Thursday, 19 March 2015


In Greek mythology, Hippodamia was described as the daughter of King Oenomaus of Pisa and Evarete of Argos (the daughter of Acrisius and Eurydice) or Eurythoe (daughter of Danaus).
      Hippodamia's father, King Oenomaus, fearful of a prophecy that claimed he would be killed by his son-in-law or  had an incestuous love for his daughter, had killed thirteen or eighteen suitors of Hippodamia after defeating them in a chariot race and affixed their heads to the wooden columns of his palace.
               Pelops, son of King Tantalus of Lydia, came to ask for Hippodamia's hand in marriage and prepared to race Oenomaus. Worried about losing, Pelops went to the seaside and invoked Poseidon, his former lover.Reminding Poseidon of their love, he asked Poseidon for help. Smiling, Poseidon caused a chariot drawn by winged horses to appear. Still unsure of himself, Pelops or Hippodamia convinced Oenomaus's charioteer, Myrtilus, a son of Hermes, to help him win. Myrtilus was convinced by Pelops or Hippodamia promising him half of Oenomaus' kingdom and the first night in bed with Hippodamia.
Hippodamia, Pelops and Myrilus

The night before the race, while Myrtilus was putting Oenomaus's chariot together, he replaced the bronze linchpins attaching the wheels to the chariot axle with fake ones made of beeswax. The race began, and went on for a long time. But just as Oenomaus was catching up to Pelops and readying to kill him, the wheels flew off and the chariot broke apart. Myrtilus survived, but Oenomaus was dragged to death by his horses. When Myrtilus tried to claim his reward and have sex with Hippodamia, Pelops killed Myrtilus by throwing him off a cliff into the sea.
                                       Hippodamia married Pelops, and their daughters were Astydameia, Nicippe, Lysidice, Mytilene, and Eurydice, and their sons were Atreus, Thyestes, Pittheus, Alcathous, Troezen, Hippalcimus, Copreus, Dias, and Hippasus.
                                                                         By nymph Axioche, Pelops had a son Chrysippus and Pelops loved Chrysippus best of all his sons.In some versions, when Chrysippus was kidnapped by king Laius of Thebes,  Hippodameia at night visited Laius  and Chrysippus, when they were asleep, and taking the sword of the Theban, she wounded Chrysippus  and fixed the sword in his body, so that Laius  would be suspected. However, Chrysippus  acknowledged the truth before dying and Pelops banished his wife. Later Hippodamia committed suicide.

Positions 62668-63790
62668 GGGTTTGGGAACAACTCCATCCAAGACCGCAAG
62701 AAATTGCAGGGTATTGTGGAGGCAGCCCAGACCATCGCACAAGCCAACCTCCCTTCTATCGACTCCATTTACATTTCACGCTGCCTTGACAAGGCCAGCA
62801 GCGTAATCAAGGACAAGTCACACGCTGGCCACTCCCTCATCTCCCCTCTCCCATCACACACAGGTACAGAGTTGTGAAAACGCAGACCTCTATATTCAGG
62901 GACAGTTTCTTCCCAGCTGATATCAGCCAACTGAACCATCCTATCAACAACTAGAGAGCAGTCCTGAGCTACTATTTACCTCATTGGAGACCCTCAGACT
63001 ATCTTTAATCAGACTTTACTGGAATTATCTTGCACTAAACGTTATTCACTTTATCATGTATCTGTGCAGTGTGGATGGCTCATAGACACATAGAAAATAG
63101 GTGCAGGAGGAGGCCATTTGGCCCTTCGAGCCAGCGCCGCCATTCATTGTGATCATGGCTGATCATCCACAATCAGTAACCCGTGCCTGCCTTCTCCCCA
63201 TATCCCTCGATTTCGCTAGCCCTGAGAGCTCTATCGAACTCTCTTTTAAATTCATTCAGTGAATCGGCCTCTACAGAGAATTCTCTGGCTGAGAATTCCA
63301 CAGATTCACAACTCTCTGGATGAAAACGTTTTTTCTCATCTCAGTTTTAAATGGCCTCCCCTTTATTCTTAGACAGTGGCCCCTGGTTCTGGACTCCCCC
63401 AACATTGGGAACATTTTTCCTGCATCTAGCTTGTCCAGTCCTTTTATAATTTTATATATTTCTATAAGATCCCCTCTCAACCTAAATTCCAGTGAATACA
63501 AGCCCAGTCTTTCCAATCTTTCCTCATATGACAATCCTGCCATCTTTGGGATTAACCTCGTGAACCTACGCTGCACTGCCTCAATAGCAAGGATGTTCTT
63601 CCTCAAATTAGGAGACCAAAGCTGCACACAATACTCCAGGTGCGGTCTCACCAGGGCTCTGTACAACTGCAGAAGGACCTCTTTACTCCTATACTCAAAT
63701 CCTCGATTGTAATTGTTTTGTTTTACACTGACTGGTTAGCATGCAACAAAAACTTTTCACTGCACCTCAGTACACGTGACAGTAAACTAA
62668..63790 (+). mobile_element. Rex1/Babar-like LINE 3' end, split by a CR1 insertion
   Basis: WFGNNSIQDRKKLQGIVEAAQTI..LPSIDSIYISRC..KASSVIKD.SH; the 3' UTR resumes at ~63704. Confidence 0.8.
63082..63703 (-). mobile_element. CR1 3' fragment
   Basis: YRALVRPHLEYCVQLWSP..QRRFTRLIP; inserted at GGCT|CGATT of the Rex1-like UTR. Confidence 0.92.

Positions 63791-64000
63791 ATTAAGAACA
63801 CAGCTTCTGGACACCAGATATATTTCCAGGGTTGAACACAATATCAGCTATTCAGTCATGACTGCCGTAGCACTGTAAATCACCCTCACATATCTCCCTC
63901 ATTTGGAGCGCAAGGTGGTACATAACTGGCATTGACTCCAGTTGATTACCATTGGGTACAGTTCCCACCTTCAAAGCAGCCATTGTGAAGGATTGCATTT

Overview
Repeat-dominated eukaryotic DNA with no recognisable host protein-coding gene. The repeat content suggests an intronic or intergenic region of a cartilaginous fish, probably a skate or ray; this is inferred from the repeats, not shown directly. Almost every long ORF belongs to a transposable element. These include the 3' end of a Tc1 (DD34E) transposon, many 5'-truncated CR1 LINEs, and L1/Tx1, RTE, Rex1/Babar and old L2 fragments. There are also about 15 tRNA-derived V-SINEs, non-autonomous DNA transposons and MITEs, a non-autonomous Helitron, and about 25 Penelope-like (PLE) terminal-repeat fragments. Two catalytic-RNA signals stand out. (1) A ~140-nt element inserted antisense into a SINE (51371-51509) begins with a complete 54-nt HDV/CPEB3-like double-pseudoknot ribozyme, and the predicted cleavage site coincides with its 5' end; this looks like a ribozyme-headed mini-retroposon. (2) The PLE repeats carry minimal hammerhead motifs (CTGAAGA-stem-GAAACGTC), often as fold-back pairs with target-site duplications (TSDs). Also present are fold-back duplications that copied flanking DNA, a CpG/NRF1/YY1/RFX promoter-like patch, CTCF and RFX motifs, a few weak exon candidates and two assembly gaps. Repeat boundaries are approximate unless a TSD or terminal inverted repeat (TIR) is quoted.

In other versions, Chryssipus was killed out of jealousy by Atreus and Thyestes, his half-brothers, who cast him into a well. They had been sent by their mother, Hippodamia, who feared Chrysippus would inherit Pelops's throne instead of her sons. Atreus and Thyestes, together with their mother, were banished by Pelops and took refuge in Mycenae. There Hippodamia hung herself.
Posts related
Chryssipus : Pelops
Hippodamia 2
            In Greek mythology, Hippodamia was described as the daughter of Atrax or Butes,  and was the bride of King Pirithous of the Lapiths. At the wedding of Hippodamia and Pirithous, the Centaurs had been invited.
Centaurs attempted to abduct and rape..............Hippodamia

Unused to wine, Centaurs wild nature came to the fore. When bride was presented to greet the guests, Centaur Eurytion leapt up and attempted to rape or abduct her. All the other centaurs attempted to rape or abduct female guests in wedding feast. Pirithous and his friend Theseus, led the Lapiths to victory over the Centaurs in the battle known as the Centauromachy. With Pirithous, she mothered Polypoetes, but died shortly after her son's birth.
Post related 
 : AtreusPirithous : Theseus


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